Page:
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An Introduction to Developmental Embodied Neurosimulation
Bradly Alicea, Daniela Cialfi, Rishabh Chakraborty, Stefan Dvoretskii, Sam Felder, Ziyi Gong, Akshara Gopi, Ankit Gupta, Avery Lim, and Jesse Parent
Presenting author:
Bradly Alicea
Developmental Embodied Neurosimulation is an approach that allows us to explore the intersection of the brain, embodied behavior, and the role of development in the emergence of brain and behavior. Taken collectively, this approach provides us with a unique window into Neuro-AI. Neurodevelopmentally-inspired agent-based approaches provide a means to both understand the development of small nervous systems in addition to improving the biological fidelity of artificial intelligence. Our approach adds a richness to simulated intelligence that is often a black box in our observations of organismal behavior.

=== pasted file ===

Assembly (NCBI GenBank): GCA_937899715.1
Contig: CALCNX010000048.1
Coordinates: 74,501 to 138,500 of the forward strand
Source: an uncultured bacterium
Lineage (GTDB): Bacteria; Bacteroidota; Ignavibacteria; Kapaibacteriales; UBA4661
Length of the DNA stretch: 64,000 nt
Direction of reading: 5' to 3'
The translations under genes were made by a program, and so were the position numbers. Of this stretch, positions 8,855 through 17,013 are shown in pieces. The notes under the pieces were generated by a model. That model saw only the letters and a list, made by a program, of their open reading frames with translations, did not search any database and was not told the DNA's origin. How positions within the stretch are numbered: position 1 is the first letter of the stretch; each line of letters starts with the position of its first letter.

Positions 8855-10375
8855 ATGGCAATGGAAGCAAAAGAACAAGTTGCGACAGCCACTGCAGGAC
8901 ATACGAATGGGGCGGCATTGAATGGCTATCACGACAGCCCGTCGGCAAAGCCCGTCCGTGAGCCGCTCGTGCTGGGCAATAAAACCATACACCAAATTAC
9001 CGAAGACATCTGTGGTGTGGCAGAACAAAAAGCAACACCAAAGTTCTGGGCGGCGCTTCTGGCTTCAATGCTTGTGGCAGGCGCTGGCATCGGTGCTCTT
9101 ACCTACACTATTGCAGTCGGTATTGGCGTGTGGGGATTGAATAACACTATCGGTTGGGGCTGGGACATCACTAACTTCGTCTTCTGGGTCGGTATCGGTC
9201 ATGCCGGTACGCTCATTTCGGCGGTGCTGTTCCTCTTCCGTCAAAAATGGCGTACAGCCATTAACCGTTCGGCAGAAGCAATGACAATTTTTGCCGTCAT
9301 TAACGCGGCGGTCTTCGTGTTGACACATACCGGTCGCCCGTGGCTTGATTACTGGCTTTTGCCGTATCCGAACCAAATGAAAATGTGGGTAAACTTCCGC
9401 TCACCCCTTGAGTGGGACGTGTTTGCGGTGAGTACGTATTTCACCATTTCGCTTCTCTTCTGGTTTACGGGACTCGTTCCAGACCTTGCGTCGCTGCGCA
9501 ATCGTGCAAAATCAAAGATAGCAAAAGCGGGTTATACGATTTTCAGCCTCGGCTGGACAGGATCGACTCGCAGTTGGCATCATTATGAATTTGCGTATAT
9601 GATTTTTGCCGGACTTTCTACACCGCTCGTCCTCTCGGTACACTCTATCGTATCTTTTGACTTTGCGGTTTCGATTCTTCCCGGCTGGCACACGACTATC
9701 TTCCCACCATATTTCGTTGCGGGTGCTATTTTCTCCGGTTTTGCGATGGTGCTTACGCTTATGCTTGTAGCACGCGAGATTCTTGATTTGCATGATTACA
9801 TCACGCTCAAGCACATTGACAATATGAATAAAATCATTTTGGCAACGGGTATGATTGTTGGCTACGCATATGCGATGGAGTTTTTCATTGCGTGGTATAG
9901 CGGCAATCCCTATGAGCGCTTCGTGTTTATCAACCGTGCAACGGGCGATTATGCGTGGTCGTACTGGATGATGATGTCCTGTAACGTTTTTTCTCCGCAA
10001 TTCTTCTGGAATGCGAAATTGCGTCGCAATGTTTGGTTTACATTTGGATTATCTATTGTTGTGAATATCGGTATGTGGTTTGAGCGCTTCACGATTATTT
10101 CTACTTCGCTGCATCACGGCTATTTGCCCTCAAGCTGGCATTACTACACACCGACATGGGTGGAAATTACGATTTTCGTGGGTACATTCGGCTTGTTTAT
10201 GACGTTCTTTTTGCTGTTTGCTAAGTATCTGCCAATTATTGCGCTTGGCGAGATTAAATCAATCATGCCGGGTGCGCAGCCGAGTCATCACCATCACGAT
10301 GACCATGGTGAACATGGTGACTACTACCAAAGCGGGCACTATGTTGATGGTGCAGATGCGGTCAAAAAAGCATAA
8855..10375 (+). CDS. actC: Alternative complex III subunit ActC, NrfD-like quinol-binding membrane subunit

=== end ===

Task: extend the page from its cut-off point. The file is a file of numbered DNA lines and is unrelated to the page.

Utilizing a developmental version of the Braitenberg Vehicle, we demonstrate the developmental process as being a combination of differentially timed internal processes and a process of emergent growth and form shaping the agent’s body. Each developmental Braitenberg Vehicle can possess a meta-brain, which is a layered set of neural representations mimicking the functional and structural lamination found in biological brains. Meta-brains control the acquisition and processing of information in a developmentally relevant manner. A laminar meta-brain features several distinct layers of representation, from a lower level shaped by direct perception that is representation-free, to higher layers more reliant on symbolic representation and its associated processing. The usefulness and power of this approach will be demonstrated by extending it to several naturalistic contexts.